We all have had the “agent near-miss.” You know, almost got your novel published but the agent decided, last minute, not to go forward with it. The reason for rejection doesn’t matter. You were so close. Yet, what have you got at the end of the day? Nothing. Now what? Where do you turn? Another agent? Then another? Why is this writing game so hard? Finally, the inevitable question. Wouldn’t my time be better spent doing something else? Anything else?
I can’t tell you how many times I have asked myself this question. There are no easy answers but it all comes back to how badly you want to be published. Or, more importantly, how much you believe in yourself and your work?
I just read about a young doctor who tried his hand at writing. Good luck, pal. Better be ready to pay your dues. (After all, how much time can a doctor have to devote himself to a part-time writing career?) I’ve read his articles before. My assessment? Very well-written. Crisp. Clear. Compelling. Recently, I noticed he entered the same national writing contests I entered. The results were markedly different. He won three first prizes in three genres. By the way, he also won the grand prize? And it’s not the first time. This doc is talented. And disciplined. And something more. Relentless. He relentlessly pursues publication. His writing schedule is strict. His free time optimized.
Did I mention the good doctor has four master’s degrees, an M.D., and a law degree from Harvard? OK, OK, so he is super human and not like the rest of us. But we can learn something from him as we embark on our writing goals in 2013.
In addition to being profoundly talented, he is remarkably disciplined. Writing is a major priority. Television is a distraction. His writing has velocity. He has speed and volume. I would venture to guess that he has something in the mail at all times. He appears to be fearless. Fearless? Yes, he writes out of his comfort zone exploring multiple genres. He cross-pollinates his ideas by having several irons in the fire. He never allows discouragement to detour productivity. (Easier said than done. Trust me.)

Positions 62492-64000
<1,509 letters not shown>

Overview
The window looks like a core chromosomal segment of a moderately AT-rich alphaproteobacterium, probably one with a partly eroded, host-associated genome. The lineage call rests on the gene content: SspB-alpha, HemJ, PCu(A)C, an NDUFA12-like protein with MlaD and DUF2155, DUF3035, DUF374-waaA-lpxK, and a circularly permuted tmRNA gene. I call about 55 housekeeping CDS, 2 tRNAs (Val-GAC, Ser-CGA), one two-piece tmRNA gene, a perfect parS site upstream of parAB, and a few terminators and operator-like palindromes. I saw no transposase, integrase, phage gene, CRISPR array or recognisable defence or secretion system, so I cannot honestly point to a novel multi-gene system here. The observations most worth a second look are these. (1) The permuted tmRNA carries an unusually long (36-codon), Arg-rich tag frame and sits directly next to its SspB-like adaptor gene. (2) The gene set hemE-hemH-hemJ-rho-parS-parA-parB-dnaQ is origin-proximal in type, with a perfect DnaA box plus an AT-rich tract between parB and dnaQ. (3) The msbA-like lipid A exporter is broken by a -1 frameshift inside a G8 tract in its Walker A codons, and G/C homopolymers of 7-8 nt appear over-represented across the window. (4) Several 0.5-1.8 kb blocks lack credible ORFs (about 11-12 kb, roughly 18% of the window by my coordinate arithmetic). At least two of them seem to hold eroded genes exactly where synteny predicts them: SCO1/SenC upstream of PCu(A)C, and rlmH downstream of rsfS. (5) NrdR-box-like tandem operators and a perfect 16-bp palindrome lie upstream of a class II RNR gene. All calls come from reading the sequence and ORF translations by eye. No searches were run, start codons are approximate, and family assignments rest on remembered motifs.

In a recent interview by a leading writer’s magazine he said, “Most aspiring writers don’t fail because they lack talent or good ideas or time to write. They fail because they give up. In fact, the only way to truly fail as a writer is to stop writing.” That last sentence got me thinking.
In 2013, the only person that can get you published is you. Yes, you may need an agent but you will find one and they will discover you when you crank out great work. And you can crank out great work only when you keep cranking.
This year, stare rejection in the face. Overcome every obstacle that threatens your work or your work ethic. Find a way to conquer your killer schedule. Strive for “relentless perseverance.”
Remember, in the end, only you can get you published. And yes, you may not have as much talent as the good doctor, but I’m betting that you (and me) have as much passion.
Here’s to your writing goals in 2013.
If you would like to read the article I referred to in this post, write me at firstname.lastname@example.org or leave comment with your contact information on this post. I’ll send you more information.
The Writer’s Refuge blog is a place for writers, like you, to break away from your daily routine and for just a few minutes find insight, inspiration or simply a word of encouragement.
Blog entries are posted every other Thursday.
You may contact Jim Magruder at: email@example.com.